Portraying Indian classical music as the antithesis of ‘contemporary’ has been repeatedly challenged in academia, a debate that seems to have escaped most media representations on the subject. The debate that has found active expression in academia regarding the contested antiquity of what is referred to as ‘Indian classical music’ itself today has been largely ignored in the press which makes the drawing up of this continuum seem flawed. On this debate, Garrett Field writes that while a group of twenty-first century scholars like Weidman and Subramanian ceased to see ‘modern’ Indian classical music ‘through the lens of culture and tradition and started to view it as a product of nationalism, modernity and colonialism whereas others like Dan Neuman and Jon B Higgins portrayed the music as an evolving ancient tradition adapting to the threat of modernity’ (Field 2010:1). Higgins wrote that “Far from being the enemy of tradition, change has been rather the core, the soul of a vital art form constantly in the process of becoming. Over the past two thousand years and more, every new generation has received the oral corpus of musical repertoire and style, transformed it and in turn transmitted it to the next generation. So far as we know the tradition has undergone a constant process of evolution” (Higgins 1976:20). Though as Field points out, Higgins (1976) and Neuman (1980) offer a rather different viewpoint from Weidman (2006) and Subramaniam (2006) who argue that the idea of Indian classical music in contemporary contexts being a direct descendant of the Vedic chants (often spoken of as the beginning of Indian music) corresponds ‘with nationalist histories of the Indian nation that anachronistically projected the present nation-state back in time, and construed the past as evolving towards the present nation-state’. (Field 2010:3, Kobayashi 1995: 151-153 cited in Field 2010). This idea has also been challenged by VN Bhatkande, a key figure in 20th century Hindustani classical music and its classicisation (Bor et al 2010:16, Dennen 2010). Also, while Neuman and Higgins suggest that the Hindustani music tradition has learnt to survive the ‘threat of modernity’ while Weidman and Subramanian speak of it being ‘reinvented by modernity’. Either ways, this contest with modernity is hardly presented fairly in most of the press reports presented, where the idea seems placed only in present times and more importantly, as an external process.
Bringing it together
The metaphoric articulations of various aspects of Indian classical music in the press seem to disarticulate a number of contrary elements that have also formed a part of the discourse around this genre of music. It could be argues that these media representations are perhaps trying to create a picture of classical music as an object which invites action, i.e to refer to it as a gerundive (Burke 1941). But none of this is recent nor limited to contemporary India, in fact it has been a part of the trajectory of the discourse surrounding Hindustani classical music for much of the 20th century. Prof. Daniel Neuman speaks at the annual conference organized by the ITC-SRA in Mumbai of this tendency to perpetually portray ‘classical’ or ‘traditional’ art forms in a critical state to constantly invite some kind of preservationist action on them when he refers to the US media who ‘have been predicting the demise of symphony orchestras for about a hundred years. It is always dying but never dead’! (Gokhale 2011c: 24). The binding of the notion of duty towards preservation of the classical arts that was rife in the contents of the discussion this conference on music actually runs through from early 20th century writing on South Indian classical music for instance. Lakshmi Subramanian quotes a newspaper article from the 1920s which says, “Is it not the duty of every lover of Karnataki (Carnatic) music to strive to rescue it from its present neglected state and to develop it on the right lines so as to preserve ancient Indian music and preserve it for all posterity? (Subramanian 2006:78 cited in Dennen 2010:162)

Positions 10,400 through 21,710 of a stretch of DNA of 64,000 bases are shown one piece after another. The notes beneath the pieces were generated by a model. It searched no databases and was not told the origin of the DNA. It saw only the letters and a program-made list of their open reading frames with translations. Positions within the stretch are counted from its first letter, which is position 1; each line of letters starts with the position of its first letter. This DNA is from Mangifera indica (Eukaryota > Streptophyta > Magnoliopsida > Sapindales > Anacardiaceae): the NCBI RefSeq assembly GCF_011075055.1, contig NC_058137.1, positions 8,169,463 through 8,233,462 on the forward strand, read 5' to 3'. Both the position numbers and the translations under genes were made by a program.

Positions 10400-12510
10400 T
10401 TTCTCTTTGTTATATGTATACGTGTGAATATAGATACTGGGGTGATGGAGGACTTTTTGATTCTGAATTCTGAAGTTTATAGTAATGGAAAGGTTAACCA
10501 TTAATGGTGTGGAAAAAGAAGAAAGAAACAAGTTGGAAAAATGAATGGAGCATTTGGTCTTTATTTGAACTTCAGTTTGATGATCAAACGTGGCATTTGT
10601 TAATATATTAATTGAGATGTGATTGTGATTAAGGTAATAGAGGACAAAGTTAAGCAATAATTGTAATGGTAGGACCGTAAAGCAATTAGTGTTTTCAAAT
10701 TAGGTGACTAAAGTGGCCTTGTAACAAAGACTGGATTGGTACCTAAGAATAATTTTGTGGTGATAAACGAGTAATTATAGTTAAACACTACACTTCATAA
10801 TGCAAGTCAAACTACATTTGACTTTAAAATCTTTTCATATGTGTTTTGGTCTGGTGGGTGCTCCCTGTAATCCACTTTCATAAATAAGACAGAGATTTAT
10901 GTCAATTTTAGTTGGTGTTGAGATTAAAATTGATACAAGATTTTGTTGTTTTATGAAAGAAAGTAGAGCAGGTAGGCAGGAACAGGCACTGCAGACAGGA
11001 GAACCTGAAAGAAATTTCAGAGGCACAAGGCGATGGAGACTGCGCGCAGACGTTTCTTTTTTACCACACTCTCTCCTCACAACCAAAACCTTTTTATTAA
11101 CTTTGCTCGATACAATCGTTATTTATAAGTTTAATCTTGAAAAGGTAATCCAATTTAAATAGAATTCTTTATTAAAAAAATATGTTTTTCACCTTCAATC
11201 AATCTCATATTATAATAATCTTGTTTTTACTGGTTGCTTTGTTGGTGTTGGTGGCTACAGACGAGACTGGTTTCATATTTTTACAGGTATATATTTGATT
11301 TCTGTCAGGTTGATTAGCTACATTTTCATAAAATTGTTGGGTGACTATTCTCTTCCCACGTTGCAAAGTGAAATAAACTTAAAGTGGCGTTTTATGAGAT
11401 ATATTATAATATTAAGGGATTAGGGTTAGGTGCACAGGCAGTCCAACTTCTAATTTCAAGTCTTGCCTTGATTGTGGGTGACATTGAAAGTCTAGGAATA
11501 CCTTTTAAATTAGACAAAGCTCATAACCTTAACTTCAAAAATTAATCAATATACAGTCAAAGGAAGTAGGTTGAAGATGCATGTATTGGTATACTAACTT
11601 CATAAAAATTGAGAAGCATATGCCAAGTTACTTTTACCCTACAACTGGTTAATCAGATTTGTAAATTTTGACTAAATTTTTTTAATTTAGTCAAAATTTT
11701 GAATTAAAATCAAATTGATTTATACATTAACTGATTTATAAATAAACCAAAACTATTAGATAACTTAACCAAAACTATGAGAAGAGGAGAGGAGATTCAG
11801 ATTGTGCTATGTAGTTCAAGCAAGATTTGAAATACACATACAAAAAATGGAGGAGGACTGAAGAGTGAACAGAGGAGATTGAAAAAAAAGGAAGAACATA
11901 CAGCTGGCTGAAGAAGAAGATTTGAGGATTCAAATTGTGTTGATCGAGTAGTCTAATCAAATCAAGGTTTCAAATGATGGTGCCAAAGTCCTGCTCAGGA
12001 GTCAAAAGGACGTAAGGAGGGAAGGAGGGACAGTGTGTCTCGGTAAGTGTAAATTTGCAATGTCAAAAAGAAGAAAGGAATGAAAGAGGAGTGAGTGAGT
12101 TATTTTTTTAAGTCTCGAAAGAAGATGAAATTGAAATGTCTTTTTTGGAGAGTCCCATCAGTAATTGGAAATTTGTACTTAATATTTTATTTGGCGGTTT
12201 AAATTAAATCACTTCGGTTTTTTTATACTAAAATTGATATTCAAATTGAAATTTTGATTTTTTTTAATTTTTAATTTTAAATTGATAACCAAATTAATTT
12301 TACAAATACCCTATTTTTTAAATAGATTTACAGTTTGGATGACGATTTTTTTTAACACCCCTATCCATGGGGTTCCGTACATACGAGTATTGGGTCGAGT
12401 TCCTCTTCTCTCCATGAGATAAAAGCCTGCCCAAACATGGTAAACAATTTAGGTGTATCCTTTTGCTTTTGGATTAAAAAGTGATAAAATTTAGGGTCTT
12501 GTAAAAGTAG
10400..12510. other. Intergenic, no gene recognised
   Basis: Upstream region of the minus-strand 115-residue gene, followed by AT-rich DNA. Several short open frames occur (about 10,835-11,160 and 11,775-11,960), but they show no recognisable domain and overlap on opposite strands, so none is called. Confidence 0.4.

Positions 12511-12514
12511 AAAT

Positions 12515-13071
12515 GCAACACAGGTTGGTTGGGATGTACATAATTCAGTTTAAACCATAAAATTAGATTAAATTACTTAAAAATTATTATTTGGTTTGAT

The same kind of zeal to protect this genre of music seems to extend into press reportage and discourse even a century later. Of course, the context in which this preservationist mantra exists has changed immensely. While in the context of the nationalist movement, this discourse served the purpose of creating a shared sense of belonging in a new and diverse nation (insert refs), in present times the value of a venerated ‘tradition’ of classical music could be read in the context of Partha Chatterjee’s idea of ‘inner domain’ that he says precedes a process of nationalism becoming political where nationalists attempt to create a special space such as artistic heritage or a common native language. While Weidman (2006) and Subramanian (2006) refer to this idea when they write of the efforts to classicise the repertoire of South Indian art music, Chatterjee’s contention could also be viewed in the context of globalisation and the aggressive marketing of India as a to-be economic superpower that has largely dominated mainstream media for the past decade insert some news ref) where it becomes important to ‘demarcate a distinct domain of sovereignty’ (Subramanian 2006:17)
Chatterjee believed the “inner domain” served to reinforce the difference between the colonisers and the colonised and hence lend legitimacy to the freedom struggle. This could be mapped onto present times when the rampant commercialisation in India inspires the need for this kind of ‘inner domain’ in contrast to the ‘outer domain’ or a material sphere of economy, statecraft, science and technology in which the West was supposed to have supremacy (Chatterjee 1993:26). Weidman supports this as well, albeit with reference to Carnatic music, when she writes, “the more the music business flourished, the more the figure of Thyagaraja as a musician existing outside of and even resisting) the money economy was celebrated”(Weidman 2006:100).
This music then seems to be in a constant process of becoming, given that it is spoken of through metaphors, devices for seeing something in terms of something else, forever spoken in terms of a thisnessof a that, or a thatness of a this (Burke 1941:503). The unease is visible when classical music becomes newsworthy only under certain conditions i.e being traditional and hence serving the purpose of Partha Chatterjee’s ‘inner domain’, of becoming ‘relevant’ in contemporary times and so on. The crux is the utter contradiction that emerges in the role that this music is seen to play, that of having to be inward and outward at the same time, much like the contemporary classical musician on the continuum between being ‘rooted’ to tradition and at the same time, comfortable with change, albeit a narrowly defined sense of the word.
Ipsita Bandyopadhyay has a masters in Critical Media and Cultural Studies from the School of Oriental and African Studies (SOAS), London and currently works at the National Centre for Performing Arts (NCPA), Mumbai. This is a condensed version of the author’s MA dissertation in Critical Media and Cultural Studies at the School of Oriental and African Studies (SOAS), London.She is passionate about the Arts and is a student of Hindustani vocal music.
Photo Courtesy: Archives and Research Center for Ethnomusicology Library (ARCE-AIIS), Gurgaon